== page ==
12. 12. The Process (Teacher) [ Student Page ] Title Introduction Learners Standards Process Resources Credits Teacher Page <ul><li>Using the internet websites provided, explore different poets and poetic forms. </li></ul><ul><li>Fill on the “Poets” worksheet, giving specific examples about each poet and their particular genre of expertise. </li></ul><ul><li>Fill out the “Poetry” worksheet. Make sure to provide an example of each type of poem you have chosen to research and their individual characteristics. </li></ul><ul><li>Begin crafting poems. Use lined paper to draft your poems before you turn in your completed work. Remember you have to complete at least six different poems in six different poetic poems for full credit. </li></ul><ul><li>Write your final drafts of at least six different poems. Your final drafts should be typed, with your name and class period in the top right hand corner. </li></ul><ul><li>Research the different submission websites provided and choose the one that you like the best. </li></ul><ul><li>Submit your favorite poem from your folder and print out the submission form and verification of submission. </li></ul><ul><li>Write a summary of why your choose that specific poem and its importance to you. </li></ul><ul><li>Compile a folder of your completed poems. In your folder, you should include: </li></ul><ul><ul><li>At least six different final drafts of your poems </li></ul></ul><ul><ul><li>Any drafts used to get to your final draft </li></ul></ul><ul><ul><li>Your completed “Poets” worksheets </li></ul></ul><ul><ul><li>Your completed “Poetry” worksheet </li></ul></ul><ul><ul><li>Submission information, printed from the website of your choice </li></ul></ul><ul><ul><li>Summary of submission choice. </li></ul></ul><ul><li>Turn in folder. Due date: </li></ul><ul><li>Variations: If computers are not available for some reason or you would like them to do some work in class as opposed to in a computer lab, here are a few books that the students may use as an alternative method of getting the information they need. </li></ul><ul><li>The Oxford Book of American Poetry: David Lehman </li></ul><ul><li>The Everything Writing Poetry Book : Tina D Eliopulos & Todd Scott Moffett </li></ul>Evaluation Teacher Script Conclusion
  13. 13. Resources (Teacher) [ Student Page ] Title Introduction Learners Standards Process Resources Credits Teacher Page <ul><li>For this lesson, the list of resources needed includes: </li></ul><ul><ul><li>One computer per student </li></ul></ul><ul><ul><li>Access to the internet </li></ul></ul><ul><ul><li>Microsoft Word </li></ul></ul><ul><ul><li>Parental Consent to have their child submit to an internet contest </li></ul></ul><ul><ul><li>Specific reference material in the classroom or school library </li></ul></ul><ul><ul><li>Worksheets for the both poetry and poets </li></ul></ul><ul><ul><li>(Folders will be provided by the students) </li></ul></ul><ul><li>For the complete list of all the websites needed, go to the Credits Page. This will also have a listing of the possible submission websites. If a student would like to use a different submission website, make sure they run it by you first. </li></ul><ul><li>It is only necessary to have one teacher for the lesson. If another teacher wants to help out for the computer days where the students will be searching the internet, it could be helpful but by no means is it required. </li></ul>Evaluation Teacher Script Conclusion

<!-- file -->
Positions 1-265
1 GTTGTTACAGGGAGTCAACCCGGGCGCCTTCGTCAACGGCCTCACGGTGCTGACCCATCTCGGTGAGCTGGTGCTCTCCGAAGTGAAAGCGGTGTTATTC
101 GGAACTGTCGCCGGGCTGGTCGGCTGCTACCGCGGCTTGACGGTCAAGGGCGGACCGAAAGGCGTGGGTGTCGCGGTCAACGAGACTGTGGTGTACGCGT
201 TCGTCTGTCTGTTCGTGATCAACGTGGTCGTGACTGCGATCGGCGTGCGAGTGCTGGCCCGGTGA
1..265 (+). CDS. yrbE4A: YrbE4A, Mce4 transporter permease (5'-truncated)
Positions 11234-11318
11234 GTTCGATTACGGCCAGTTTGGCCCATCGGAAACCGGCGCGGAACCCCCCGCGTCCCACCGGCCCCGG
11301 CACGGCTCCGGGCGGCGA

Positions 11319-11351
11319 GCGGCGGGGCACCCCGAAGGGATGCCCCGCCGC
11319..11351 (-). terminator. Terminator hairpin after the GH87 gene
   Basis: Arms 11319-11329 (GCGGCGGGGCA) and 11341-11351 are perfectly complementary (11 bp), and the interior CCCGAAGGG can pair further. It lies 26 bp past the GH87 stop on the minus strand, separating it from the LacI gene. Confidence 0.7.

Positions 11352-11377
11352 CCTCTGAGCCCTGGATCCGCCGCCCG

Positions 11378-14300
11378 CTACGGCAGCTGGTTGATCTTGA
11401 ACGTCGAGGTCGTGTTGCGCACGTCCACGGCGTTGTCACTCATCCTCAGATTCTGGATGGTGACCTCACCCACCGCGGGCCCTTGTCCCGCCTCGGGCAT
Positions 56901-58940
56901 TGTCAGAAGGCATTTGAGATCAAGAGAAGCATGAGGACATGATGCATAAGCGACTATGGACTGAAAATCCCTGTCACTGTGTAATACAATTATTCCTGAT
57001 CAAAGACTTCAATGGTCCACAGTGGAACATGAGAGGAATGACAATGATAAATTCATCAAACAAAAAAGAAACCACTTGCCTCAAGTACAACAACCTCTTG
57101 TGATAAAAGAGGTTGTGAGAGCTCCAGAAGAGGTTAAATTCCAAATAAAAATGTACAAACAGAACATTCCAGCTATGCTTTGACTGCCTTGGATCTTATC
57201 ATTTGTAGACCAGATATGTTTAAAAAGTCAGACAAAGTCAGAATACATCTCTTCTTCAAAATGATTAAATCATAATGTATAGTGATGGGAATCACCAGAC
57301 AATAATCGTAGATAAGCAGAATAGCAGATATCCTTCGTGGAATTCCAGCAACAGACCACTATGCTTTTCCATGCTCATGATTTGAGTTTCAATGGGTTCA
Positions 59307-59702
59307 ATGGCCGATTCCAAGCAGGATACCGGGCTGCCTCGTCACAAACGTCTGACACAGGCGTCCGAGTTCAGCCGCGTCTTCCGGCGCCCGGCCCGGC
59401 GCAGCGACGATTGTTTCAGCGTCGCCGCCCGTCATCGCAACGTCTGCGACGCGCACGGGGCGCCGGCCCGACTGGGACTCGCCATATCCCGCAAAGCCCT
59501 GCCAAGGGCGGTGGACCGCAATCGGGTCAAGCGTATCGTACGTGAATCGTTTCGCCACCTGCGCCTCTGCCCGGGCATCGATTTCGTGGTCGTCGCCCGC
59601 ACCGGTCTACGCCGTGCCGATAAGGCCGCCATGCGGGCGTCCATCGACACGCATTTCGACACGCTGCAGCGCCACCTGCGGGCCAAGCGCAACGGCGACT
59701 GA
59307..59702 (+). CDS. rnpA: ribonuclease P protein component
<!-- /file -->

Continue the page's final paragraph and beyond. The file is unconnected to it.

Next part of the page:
14. 14. Evaluation (Teacher) [ Student Page ] Title Introduction Learners Standards Process Resources Credits Teacher Page If a student can successfully produce six different types of poetry than the lesson will be a success. Since this is a sort of self taught activity, some students will choose the safe route while others will try out their creative side. Just as is the case for all creative writing, some students may really excel while others fall flat. As long as the students do their best and you can tell that they have tried on each poem, it is important to reward them for their achievement. Evaluation Teacher Script Conclusion Rubric